Background: Infliximab, a monoclonal antibody directed against tumour necrosis factor, is widely used in the treatment of chronic inflammatory conditions including Crohn's disease and rheumatoid arthritis. Its use is limited by development of anti-infliximab antibodies, which can lead to loss of therapeutic efficacy. Serum infliximab and anti-infliximab antibody measurements have recently become routinely available in the UK. The study aimed to assess the clinical utility of antibodies as an adjunct to trough infliximab.
Methods: Serum trough infliximab was measured in 201 samples from 108 gastroenterology and rheumatology patients on maintenance infliximab therapy. Results were correlated with C-reactive protein concentrations. Total anti-infliximab antibodies were measured in 164 samples.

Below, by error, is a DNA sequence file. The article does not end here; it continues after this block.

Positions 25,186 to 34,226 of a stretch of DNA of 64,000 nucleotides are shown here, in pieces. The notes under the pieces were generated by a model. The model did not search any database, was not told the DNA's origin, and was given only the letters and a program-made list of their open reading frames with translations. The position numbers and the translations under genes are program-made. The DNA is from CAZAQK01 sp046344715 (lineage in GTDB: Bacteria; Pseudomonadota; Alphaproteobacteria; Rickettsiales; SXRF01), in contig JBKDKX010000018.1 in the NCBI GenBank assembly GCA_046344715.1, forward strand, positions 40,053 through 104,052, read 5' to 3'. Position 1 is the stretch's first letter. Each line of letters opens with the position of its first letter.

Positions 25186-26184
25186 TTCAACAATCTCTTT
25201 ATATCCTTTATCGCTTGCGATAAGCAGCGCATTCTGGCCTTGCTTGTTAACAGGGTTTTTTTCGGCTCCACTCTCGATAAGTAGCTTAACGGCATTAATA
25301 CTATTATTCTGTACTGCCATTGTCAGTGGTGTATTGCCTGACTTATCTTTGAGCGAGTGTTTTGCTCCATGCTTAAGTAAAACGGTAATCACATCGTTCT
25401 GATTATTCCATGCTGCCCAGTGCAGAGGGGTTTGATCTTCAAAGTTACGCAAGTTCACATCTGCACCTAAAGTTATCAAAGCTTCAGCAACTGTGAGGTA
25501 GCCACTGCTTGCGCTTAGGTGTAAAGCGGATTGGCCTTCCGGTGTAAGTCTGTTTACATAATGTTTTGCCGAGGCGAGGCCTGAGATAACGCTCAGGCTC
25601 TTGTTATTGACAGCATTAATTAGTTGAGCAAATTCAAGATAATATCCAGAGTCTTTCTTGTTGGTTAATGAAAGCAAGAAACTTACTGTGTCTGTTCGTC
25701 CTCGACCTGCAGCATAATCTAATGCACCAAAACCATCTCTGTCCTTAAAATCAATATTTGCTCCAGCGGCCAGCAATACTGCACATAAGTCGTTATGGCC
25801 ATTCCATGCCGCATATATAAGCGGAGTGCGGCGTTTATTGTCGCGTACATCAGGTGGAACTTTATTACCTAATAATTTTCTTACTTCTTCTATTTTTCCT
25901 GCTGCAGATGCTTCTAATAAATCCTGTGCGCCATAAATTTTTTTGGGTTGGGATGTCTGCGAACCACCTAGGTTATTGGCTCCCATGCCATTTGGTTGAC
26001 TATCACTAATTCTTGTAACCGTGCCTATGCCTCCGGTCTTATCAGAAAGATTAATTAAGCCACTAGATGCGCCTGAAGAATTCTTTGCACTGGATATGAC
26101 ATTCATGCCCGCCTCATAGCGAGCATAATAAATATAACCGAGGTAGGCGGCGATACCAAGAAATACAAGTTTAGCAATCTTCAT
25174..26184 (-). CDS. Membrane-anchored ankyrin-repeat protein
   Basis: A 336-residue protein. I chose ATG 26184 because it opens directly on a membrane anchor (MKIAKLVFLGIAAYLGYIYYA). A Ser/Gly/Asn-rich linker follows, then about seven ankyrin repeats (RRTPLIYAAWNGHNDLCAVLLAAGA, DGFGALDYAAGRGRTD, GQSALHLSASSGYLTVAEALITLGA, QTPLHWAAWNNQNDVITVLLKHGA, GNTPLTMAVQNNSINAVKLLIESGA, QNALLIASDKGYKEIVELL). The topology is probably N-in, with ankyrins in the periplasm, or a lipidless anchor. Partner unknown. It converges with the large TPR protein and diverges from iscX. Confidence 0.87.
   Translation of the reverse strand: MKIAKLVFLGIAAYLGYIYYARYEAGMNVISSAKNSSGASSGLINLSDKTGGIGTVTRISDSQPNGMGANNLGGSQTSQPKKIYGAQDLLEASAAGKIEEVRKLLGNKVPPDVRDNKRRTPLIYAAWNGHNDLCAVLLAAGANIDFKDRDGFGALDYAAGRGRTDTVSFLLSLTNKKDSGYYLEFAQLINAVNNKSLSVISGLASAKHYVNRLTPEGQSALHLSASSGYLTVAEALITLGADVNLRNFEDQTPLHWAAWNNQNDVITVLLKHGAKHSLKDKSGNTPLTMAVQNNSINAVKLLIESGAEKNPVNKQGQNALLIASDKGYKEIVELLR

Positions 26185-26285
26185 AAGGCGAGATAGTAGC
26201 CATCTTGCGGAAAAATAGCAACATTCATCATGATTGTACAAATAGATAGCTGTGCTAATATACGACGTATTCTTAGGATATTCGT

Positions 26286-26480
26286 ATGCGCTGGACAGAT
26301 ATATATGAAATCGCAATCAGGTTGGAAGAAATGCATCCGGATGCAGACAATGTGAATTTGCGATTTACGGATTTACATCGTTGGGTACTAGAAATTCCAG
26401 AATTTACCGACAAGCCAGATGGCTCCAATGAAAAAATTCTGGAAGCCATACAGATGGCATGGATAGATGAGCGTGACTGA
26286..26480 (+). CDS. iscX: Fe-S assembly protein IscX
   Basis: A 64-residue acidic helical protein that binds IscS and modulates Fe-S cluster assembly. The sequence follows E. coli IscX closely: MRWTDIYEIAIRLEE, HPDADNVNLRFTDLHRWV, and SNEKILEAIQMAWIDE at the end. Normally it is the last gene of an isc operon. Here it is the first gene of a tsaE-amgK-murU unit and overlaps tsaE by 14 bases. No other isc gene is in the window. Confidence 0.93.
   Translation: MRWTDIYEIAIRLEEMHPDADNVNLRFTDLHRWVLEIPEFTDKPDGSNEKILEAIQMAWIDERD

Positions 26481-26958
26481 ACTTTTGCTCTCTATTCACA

Results: The median (25th-75th percentile) trough infliximab was 3.7 µg/mL (1.2-5.2 µg/mL) and 23% of samples had a concentration ≤1 µg/mL. A notable proportion had positive anti-infliximab antibodies: 84/164 (51%), which subdivided to 85% and 28% with infliximab ≤1 and >1 µg/mL, respectively.Serum C-reactive protein was found to be significantly higher where infliximab was ≤1 compared to >1 µg/mL (10 mg/L [<5-24 mg/L] vs. <5 mg/L [<5-8 mg/L], P < 0.01), although a strict correlation was not observed. The relationship between trough infliximab and C-reactive protein differed depending on antibody status and there was no association between C-reactive protein and the presence or absence of antibodies.
Conclusion: Our findings support measurement of anti-infliximab antibodies only in the context of low infliximab concentrations <1 µg/mL. A higher therapeutic cut-off may be relevant in patients with negative antibodies. Further work is indicated to investigate the clinical significance of positive antibodies with therapeutic infliximab concentrations.
Keywords: Drugs; analytes; clinical studies; gastrointestinal disorders.
© The Author(s) 2015.